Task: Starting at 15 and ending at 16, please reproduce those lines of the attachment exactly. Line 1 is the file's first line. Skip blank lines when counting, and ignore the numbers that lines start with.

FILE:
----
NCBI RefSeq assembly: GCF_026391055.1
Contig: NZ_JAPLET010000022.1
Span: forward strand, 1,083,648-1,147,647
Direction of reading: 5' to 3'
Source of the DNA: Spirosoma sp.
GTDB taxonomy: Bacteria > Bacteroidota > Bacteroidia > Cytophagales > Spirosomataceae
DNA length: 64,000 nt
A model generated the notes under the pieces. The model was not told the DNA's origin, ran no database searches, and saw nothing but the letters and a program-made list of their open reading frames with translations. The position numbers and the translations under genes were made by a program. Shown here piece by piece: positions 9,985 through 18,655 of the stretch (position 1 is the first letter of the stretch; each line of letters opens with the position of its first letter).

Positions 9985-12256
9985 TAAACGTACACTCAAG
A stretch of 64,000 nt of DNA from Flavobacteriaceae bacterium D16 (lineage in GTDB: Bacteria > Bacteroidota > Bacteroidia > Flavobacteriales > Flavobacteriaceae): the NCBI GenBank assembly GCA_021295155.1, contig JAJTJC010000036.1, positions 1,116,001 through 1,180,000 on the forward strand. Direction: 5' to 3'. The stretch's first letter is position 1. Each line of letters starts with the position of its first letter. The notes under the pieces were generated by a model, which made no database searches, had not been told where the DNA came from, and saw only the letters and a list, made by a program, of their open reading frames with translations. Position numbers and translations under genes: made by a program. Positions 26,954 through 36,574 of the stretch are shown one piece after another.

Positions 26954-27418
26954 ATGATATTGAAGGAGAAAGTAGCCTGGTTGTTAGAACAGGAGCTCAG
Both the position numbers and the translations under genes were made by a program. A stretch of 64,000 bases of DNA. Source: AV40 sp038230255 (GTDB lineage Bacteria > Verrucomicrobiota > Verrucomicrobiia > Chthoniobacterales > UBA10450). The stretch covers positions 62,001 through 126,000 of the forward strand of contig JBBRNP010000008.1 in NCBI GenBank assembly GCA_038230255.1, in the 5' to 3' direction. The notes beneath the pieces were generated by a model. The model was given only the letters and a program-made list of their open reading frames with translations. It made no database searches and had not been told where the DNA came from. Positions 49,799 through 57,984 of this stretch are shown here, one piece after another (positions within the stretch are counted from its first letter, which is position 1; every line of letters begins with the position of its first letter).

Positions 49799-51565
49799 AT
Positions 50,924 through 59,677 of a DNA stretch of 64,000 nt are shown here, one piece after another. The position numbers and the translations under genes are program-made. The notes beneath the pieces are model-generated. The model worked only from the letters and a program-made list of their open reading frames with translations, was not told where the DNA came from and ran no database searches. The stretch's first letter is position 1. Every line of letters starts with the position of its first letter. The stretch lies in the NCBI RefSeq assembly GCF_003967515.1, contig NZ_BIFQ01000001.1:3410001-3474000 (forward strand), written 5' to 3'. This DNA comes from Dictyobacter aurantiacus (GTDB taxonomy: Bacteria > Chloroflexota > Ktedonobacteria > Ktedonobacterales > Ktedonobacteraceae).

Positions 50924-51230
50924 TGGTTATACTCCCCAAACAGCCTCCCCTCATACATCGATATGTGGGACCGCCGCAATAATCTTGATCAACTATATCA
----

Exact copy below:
Positions 49799-51565
49799 AT